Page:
The incoming tide is gaining on me. My hitched skirt, despite my impromptu efforts, grows wet at the edges. I love an incoming tide almost as much as an outgoing, so I stay put as baitfish swarm my ankles. A crab skitters past, trying to hold its own against the hydraulics of the waves. For some reason crabs remind me of spiders. And spiders remind me of fear and shame. I think about the enormous spider I squashed when I was a girl and realize I had it wrong all these years: The babies weren’t in the mother’s womb. Spiders don’t experience live births. They lay eggs. And in a wondrous act of nurturing, wolf spiders, which arachnologists insist are very good mothers, carry their hundreds of infinitesimal spiderlings on their abdomens. This knowledge does not help me. The fact that the spiderlings were already born — I must find a way to banish the false memory of them exploding from the mother’s battered womb — doesn’t make me feel better about killing her.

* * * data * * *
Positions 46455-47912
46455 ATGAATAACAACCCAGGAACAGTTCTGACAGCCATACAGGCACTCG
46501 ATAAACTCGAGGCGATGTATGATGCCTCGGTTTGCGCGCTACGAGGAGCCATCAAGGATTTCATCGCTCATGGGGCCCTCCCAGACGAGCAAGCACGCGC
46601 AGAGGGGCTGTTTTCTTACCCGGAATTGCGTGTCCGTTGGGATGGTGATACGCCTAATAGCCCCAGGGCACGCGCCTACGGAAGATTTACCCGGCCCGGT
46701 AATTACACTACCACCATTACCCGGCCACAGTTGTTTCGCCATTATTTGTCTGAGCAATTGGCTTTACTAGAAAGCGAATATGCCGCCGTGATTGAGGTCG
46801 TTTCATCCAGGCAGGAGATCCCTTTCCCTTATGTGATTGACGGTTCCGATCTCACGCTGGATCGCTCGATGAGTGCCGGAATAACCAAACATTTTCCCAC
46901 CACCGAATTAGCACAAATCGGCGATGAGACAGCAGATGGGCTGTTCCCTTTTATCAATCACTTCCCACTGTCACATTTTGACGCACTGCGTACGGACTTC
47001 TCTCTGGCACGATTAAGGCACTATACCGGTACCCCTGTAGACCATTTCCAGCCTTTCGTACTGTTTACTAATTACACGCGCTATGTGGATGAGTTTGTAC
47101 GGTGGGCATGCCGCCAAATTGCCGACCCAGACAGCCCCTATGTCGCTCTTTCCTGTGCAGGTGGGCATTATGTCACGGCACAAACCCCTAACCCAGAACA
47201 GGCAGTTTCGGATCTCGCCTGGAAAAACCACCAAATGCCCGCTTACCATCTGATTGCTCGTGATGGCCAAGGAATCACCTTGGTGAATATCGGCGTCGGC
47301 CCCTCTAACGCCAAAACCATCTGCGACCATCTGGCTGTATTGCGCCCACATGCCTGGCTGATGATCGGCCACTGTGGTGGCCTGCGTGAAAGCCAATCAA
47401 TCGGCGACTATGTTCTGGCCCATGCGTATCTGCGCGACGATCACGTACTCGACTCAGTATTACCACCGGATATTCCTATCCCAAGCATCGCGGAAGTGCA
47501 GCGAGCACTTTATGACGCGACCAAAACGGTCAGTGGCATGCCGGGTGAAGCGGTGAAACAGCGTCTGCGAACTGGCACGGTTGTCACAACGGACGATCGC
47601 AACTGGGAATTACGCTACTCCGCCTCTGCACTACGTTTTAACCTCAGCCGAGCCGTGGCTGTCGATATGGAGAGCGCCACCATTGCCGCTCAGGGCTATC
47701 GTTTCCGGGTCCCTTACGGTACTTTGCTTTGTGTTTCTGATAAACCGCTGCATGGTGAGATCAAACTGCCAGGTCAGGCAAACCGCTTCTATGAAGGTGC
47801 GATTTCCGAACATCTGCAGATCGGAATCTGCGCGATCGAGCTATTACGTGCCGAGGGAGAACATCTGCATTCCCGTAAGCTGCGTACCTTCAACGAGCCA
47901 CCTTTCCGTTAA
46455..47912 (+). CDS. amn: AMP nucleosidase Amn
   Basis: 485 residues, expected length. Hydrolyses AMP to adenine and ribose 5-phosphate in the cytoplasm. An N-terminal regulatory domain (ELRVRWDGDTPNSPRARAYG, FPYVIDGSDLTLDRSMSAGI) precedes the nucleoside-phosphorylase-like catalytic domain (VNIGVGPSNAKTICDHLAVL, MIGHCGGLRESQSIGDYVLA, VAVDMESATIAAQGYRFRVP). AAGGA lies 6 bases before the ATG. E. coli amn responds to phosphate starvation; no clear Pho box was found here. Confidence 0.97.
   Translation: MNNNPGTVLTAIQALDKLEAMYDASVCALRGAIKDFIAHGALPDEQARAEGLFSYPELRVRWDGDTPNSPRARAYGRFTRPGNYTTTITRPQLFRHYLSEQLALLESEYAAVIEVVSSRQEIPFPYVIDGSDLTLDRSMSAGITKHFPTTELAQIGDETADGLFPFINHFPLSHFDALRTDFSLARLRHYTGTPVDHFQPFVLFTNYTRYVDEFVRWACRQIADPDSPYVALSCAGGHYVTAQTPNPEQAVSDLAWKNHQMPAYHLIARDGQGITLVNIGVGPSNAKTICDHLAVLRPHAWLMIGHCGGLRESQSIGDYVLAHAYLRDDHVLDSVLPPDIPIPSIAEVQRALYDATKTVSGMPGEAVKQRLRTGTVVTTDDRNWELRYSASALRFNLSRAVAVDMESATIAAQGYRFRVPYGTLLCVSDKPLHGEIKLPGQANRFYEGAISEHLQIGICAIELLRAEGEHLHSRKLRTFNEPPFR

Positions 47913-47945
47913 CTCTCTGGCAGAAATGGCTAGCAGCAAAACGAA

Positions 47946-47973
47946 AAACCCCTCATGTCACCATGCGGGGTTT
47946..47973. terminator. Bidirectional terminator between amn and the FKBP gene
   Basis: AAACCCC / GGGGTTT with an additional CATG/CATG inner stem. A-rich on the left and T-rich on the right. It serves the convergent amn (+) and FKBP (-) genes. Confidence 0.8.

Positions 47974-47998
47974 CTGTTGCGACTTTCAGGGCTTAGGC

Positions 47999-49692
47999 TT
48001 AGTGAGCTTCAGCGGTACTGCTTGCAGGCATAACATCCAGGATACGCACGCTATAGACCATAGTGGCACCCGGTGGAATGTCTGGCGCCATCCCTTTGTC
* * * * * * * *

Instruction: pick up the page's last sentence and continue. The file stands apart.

Nor does knowing that Lenore May was given to hyperbole and madness make me feel any better about my birth story. I could not have been older than eight or nine when she told me she drank a full bottle of castor oil while pregnant in hopes of ridding her body of me. She intimated that a friend had given her pills that were supposed to induce a miscarriage. She said she would have gone to a back-alley doctor had she not feared death by mangled abortion.

A wave slaps my thighs, soaking my skirt, and I have a sudden urge to cry. How horrible those nine months must have been for her, carrying within her a child she did not want and going through a pregnancy she viewed as a death sentence. I wring seawater out of my skirt. I hear my mother’s voice rising through a blue haze of smoke: “I have no goddamned idea how you managed to be born.”

And yet here I am.


There are animals in my shack who aren’t supposed to be inside: a lizard, a frog, and a rat snake. The rat snake, to be honest, is just a part-time visitor. Sometimes I find him curled up in a jeweled coil on my kitchen windowsill, warming himself.

I don’t mind, but I worry about these guests getting enough to eat. I keep telling myself if they grow hungry, they know the way out.

Freshly showered and dressed after my sojourn in the gulf, I sip tea and watch the brilliant-green lizard I’ve named Ed sun himself in a circle of light on my living-room floor. I wonder if it’s healthy, living with all these animals. And then I remember what Gauguin said: “Civilization is what makes you sick.”